Several weeks ago, I wrote a story in Dan’s Papers about hurricanes and their recent inability to hit the Hamptons. Not long ago we had major hurricanes every two or three years. Trees would fall. Roofs would blow off. Back then, practically none of these hurricanes ever got stuck in the Gulf of Mexico, unable to get here. But in the last 20 years, we’ve still gotten hurricanes, but almost none of them have come here. All rattle around in the Gulf of Mexico before burning themselves out.
However, I had come across a scientific study in The New York Times that gave proof of why this was happening. With global warming, the Gulf Stream in the Atlantic Ocean was weakening. Hurricanes coming across the Atlantic that got pulled north by the Gulf Stream were no longer doing so. Result? We were free from hurricanes.
I hesitated to write about this. Because I was certain that if I did, almost immediately, we’d get hit with a major hurricane. Such is the Rattiner jinx. But I had the facts. I published this story.
Just one week later, the fierce tropical storm Henri turned north as hurricanes used to do and headed our way. And the media reacted hysterically. It would become the worst thing to hit the Hamptons in 30 years, they warned. Officials urged mass evacuations. Power was sure to go out for weeks. Winds would exceed a hundred miles an hour. Trees would crash into homes. Ships would be blown across Montauk Highway. Waves would be 20 to 30 feet high. Stay at home if you don’t evacuate. Or shelter in our firehouses and schools. This is a full-blown emergency.
In response, stores boarded up their windows. Dozens of cars lined up single file at every gas station to be topped off. People mobbed the supermarkets, clearing out anything in cans. Flashlights, candles, lanterns and batteries got sold in hardware stores by the carload.
Reports on social media quickly accelerated to life threatening, apocalyptic and once-in-a-hundred-years.
And the maps of the Eastern Seaboard on TV weather channels showed the location of the hurricane off Miami, with the projected cone passing Palm Beach, then Charleston, the Outer Banks, and then slamming into Southampton. Half an hour later, it continued that way. Now the very center of the projected cone was hitting Amagansett.
Video of the homes that collapsed in the Hurricane of ’38 were shown. “Brace yourselves,” a weatherman at Rehoboth Beach in Delaware said when the hurricane had moved up just offshore Cape May, NJ.
“Fill every large pot with water,” our town supervisor said. The point of impact was now Wainscott. And it would hit exactly at high tide. “It will come at dawn. Stay home. Lock your doors.”
Well, I had enough. Nobody makes a fool out of Dan’s Papers. Especially when I had the facts.
I loaded 12 cases of anti-ozone spray into the back seat of my car and drove to East Hampton Airport where, by prearrangement, I met with Scotty Birkenstock, an old high school I friend who owns a military helicopter that saw combat in Afghanistan. Because of the bullet holes, it got sold to him as war surplus. His firm, Bum-a-Ride, rents it out for $200 an hour. It was 6 a.m. on Sunday. I told him to gas it up for four hours.
We met, bumped elbows, carried the 12 cases into the jump space behind the pilot, put on parachutes and hopped up into the sky.
The wind was strong and we struggled along at a few hundred feet, but now I watched the weather maps on my iPad while sitting on a box in the jump space, and was able to direct Birkenstock due south to meet the hurricane head-on out in the ocean off Atlantic City.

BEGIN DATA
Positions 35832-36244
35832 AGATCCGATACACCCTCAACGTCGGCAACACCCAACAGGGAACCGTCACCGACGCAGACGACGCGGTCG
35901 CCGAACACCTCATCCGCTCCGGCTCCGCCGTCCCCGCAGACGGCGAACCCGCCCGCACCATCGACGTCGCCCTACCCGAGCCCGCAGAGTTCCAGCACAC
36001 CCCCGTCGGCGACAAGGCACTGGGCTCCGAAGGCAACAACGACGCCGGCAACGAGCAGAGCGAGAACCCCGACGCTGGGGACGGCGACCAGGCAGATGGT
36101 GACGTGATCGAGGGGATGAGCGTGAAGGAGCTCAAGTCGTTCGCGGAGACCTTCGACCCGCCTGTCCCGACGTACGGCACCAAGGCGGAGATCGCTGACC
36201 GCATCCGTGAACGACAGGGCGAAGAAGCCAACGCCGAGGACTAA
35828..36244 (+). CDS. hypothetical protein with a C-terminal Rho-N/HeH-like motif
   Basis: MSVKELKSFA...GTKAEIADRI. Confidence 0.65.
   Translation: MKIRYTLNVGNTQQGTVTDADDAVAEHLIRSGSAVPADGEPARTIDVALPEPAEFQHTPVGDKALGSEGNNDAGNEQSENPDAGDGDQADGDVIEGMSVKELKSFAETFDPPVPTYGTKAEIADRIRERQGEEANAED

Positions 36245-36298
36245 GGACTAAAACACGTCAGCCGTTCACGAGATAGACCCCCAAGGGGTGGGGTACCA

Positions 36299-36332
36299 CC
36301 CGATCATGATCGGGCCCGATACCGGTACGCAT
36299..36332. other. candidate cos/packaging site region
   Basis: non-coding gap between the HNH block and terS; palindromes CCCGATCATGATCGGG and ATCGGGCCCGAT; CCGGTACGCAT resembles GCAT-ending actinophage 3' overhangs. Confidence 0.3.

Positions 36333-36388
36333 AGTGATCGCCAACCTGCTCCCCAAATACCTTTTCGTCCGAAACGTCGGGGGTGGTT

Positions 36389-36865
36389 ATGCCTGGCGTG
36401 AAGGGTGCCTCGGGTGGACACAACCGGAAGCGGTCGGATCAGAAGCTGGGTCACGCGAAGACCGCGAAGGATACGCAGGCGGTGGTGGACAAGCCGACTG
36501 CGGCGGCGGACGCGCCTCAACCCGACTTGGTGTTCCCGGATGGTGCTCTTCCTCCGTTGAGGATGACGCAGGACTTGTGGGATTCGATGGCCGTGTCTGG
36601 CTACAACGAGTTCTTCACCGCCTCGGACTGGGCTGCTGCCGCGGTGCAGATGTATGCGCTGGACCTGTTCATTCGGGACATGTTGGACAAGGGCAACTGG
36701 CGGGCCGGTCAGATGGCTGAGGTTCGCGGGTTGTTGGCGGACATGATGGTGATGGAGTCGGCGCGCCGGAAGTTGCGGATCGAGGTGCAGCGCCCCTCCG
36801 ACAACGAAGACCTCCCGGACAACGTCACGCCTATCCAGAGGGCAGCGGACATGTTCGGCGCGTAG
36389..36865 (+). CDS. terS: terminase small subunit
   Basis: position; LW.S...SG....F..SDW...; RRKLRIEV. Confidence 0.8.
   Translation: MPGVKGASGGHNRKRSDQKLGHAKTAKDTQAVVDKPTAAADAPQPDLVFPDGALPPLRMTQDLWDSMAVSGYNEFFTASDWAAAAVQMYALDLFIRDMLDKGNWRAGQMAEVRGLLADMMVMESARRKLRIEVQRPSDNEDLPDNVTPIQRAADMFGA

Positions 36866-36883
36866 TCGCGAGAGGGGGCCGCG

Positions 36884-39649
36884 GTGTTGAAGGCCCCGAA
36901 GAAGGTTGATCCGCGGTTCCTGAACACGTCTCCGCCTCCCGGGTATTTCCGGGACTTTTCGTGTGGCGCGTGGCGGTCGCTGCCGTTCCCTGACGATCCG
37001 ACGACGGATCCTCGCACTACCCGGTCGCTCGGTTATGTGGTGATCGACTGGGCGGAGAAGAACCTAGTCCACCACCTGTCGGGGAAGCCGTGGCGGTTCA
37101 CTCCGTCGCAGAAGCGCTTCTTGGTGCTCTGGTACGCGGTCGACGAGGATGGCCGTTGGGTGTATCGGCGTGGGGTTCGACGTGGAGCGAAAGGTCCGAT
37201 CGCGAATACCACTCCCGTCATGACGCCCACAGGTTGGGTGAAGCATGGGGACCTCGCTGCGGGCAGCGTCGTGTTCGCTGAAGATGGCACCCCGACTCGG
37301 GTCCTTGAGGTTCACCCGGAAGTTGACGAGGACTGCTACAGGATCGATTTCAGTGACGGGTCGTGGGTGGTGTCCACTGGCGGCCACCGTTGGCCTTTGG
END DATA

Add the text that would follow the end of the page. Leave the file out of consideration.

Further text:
“Looks like the track of the hurricane’s eye is heading a bit to the west,” said one weatherman. I ordered Birkenstock up to 2,000 feet and then to swing west so I could attack it from the side. As the helicopter rocked and turned this way and that, I opened both side doors of the jump space, took out a can of anti-ozone and began spraying at the storm. I went through three cans doing this, first running across the jump space from one side to the other, then returning to the middle and back to the iPad, then back to the open doors.
Suddenly, the Wi-Fi evaporated. I shouted to Birkenstock to race back and circle around the Southampton communication towers where, briefly, I got a signal.
“The cone is shifting east a bit unexpectedly,” the weatherman said. “Now it looks like the eye will come ashore at Montauk.”
We kept this up for two hours. Fire the no-ozone from the west, then scoot back to the communications tower then out to fight further. Twelve cans in each of three of the cardboard cases got empty.
“Here it comes,” a weatherman said. “It’s going to pass Montauk 15 miles out to sea. It’s gaining strength. The new landfall now is Westerly, Rhode Island. Hang on.”
“We’re running low on gas, captain,” Birkenstock said.
“Just another twenty minutes,” I shouted, grabbing another spray and throwing the empty one out into the sea.
As I said, nobody makes a fool out of me and Dan’s Papers.
And so I now emptied the whole four cases of spray and split the storm in two, the cone reeling to the east, the winds, lightning, thunder and rain heading west toward Manhattan and Westchester.
The Hamptons were now clear. No hurricane.
When we returned to the airport and set down, I was informed by the control tower that there were more than 120 complaints about our chopper. There were also 22 tickets waiting for me, seven for flying too low over populated areas, eight for trashing the ocean and seven for polluting the atmosphere with some cockamamie ozone spray.
Birkenstock wanted to give everybody in the control tower the bum’s rush, but I told him to forget it and gave him an extra $100 besides the $400 I owed him, cash on the barrelhead.
People are spoiled, that’s all. And if the events don’t match the facts, I fix them so they do. Otherwise, what’s it all about?